I would imagine with everything wiping past each other during insertion, that the following can happen briefly:

    <== plug
  T   R   S
 / \ / \ /
T   R   S
jack

Is this just something that systems that allow hot-plugging have to accommodate? Is there something in a spec to prevent this? If this scenario isn't possible, but something slightly less bad can happen, please explain?

(That is, I'd accept "Yes." as an answer, but "No." would require justification.)

Can internal switches in jacks help mitigate this? I assume most are normally-closed and break as soon as insertion starts, so that's not very helpful. Are there jacks with internal switches that only change state at full-insertion?

  • 1
    In audio applications, you will usually have an output resistor that will prevent a short from causing damage. That is not necessarily specific to this problem/issue, but a general protection against inevitable shorts (ie touching tip of the far end of the cable to a metal chassis). Note: this is standard for line-level outputs, but not necessarily power outputs! – Daniel Oct 21 '16 at 20:50
  • 1
    If the information contained in Wikipedia was sufficient to answer your question (which is basically all that is contained in the answer you accepted), why did you not just google the words in your question's title and read the #1 result? The Wikipedia article on Phone connector (audio) is the #1 result for many/most combinations of the words in the title. – Makyen Oct 21 '16 at 22:35
  • I actually get this question as the #1 result for that now, but it's a fair question. I thought I had read that page before asking, but apparently I'd failed to read the "Balanced Audio" and "Mono and stereo compatibility" sections -- I would not have expected to find the answer in either. I'm fine with voting to remove this question, but I do think it offers a clear question and a clear answer that is a bit difficult to sift out of that Wikipedia article. Maybe I should edit the article. – Rob Starling Oct 21 '16 at 23:48
  • @Makyen - if a topic is on-topic here, there's nothing wrong with asking a question that's easy to answer on Google. This site aims to be a library of detailed answers to every question about electronics design... not a library of answers that aren't easily found on Google. The top hit on Google might be the right answer today, but might be the wrong answer tomorrow... or ideally will be this stack exchange answer. – Johnny Oct 22 '16 at 5:01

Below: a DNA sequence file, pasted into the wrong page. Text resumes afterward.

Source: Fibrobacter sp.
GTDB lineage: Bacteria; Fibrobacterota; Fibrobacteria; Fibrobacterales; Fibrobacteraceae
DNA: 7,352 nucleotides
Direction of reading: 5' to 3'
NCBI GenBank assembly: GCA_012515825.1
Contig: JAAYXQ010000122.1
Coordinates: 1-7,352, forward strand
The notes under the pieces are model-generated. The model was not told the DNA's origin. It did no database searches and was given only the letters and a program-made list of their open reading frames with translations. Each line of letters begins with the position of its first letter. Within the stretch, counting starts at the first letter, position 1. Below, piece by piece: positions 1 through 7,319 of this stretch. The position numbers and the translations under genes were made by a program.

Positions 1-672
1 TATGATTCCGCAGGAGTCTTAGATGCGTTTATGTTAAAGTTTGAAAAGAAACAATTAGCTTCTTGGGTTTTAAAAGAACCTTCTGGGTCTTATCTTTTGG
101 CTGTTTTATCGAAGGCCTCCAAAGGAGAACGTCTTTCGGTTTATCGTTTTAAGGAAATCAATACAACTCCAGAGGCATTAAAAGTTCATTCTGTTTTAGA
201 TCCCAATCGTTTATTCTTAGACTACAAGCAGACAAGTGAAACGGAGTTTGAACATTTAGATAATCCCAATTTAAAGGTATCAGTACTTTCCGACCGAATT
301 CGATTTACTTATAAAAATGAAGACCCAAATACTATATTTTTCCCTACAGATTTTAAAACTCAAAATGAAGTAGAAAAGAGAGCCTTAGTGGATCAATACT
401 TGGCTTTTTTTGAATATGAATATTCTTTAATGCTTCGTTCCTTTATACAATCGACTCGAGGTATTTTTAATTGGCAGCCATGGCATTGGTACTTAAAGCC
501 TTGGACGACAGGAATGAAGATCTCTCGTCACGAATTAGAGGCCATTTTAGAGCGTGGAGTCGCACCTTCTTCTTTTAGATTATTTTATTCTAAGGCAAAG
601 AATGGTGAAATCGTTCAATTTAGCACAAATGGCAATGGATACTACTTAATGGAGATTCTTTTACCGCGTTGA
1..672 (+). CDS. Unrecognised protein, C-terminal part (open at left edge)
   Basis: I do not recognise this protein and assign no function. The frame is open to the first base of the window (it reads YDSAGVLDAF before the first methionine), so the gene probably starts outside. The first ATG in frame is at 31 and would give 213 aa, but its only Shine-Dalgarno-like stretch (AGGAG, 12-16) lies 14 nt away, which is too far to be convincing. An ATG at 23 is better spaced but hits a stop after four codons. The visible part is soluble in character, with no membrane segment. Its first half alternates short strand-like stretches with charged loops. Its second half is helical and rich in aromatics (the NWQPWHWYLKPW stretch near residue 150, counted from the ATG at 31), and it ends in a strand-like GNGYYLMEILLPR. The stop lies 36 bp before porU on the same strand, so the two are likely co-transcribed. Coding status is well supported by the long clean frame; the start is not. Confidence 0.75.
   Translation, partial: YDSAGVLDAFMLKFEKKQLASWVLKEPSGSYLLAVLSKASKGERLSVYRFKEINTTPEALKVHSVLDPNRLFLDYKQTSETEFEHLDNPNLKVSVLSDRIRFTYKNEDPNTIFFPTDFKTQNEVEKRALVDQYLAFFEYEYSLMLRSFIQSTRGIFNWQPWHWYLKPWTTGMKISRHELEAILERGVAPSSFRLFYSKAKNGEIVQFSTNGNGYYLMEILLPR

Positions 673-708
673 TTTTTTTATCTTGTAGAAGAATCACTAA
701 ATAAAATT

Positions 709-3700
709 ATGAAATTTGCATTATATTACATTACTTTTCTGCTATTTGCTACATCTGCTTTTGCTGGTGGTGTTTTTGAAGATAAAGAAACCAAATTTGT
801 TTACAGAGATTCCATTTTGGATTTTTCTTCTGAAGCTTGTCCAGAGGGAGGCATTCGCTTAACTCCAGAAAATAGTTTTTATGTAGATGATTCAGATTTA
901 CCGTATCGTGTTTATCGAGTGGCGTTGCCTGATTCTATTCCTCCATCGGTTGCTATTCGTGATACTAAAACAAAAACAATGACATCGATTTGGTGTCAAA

up vote 9 down vote accepted

Quoting Wikipedia:

Heavy-duty  1⁄4 in loudspeaker jacks are rated at 15 A maximum which limits them to applications involving less than 1,800 watts.  1⁄4 in loudspeaker jacks commonly are not rigged to lock the plug in place and will short out the amplifier's output circuitry if connected or disconnected when the amplifier is live.

And:

A disadvantage of using phone connectors for balanced audio connections is that the ground mates last and the socket grounds the plug tip and ring when inserting or disconnecting the plug. This causes bursts of hum, cracks and pops and may stress some outputs as they will be short circuited briefly, or longer if the plug is left half in.

So, yes.

Also, about standards:

Due to a lack of standardization in the past regarding the dimensions (length) given to the ring conductor and the insulating portions on either side of it in 6.35 mm ( 1⁄4 in) phone connectors and the width of the conductors in different brands and generations of sockets there are occasional issues with compatibility between differing brands of plug and socket. This can result in a contact in the socket bridging (shorting) the ring and sleeve contacts on a phone connector, or where a phone plug is inserted into a two-conductor TS socket in some cases the intended 'sleeve' contact in the socket making contact with only the 'ring' portion of the plug.

So, unless you can control what kind of plugs are going to be used, I wouldn't be too optimistic about standards as well.

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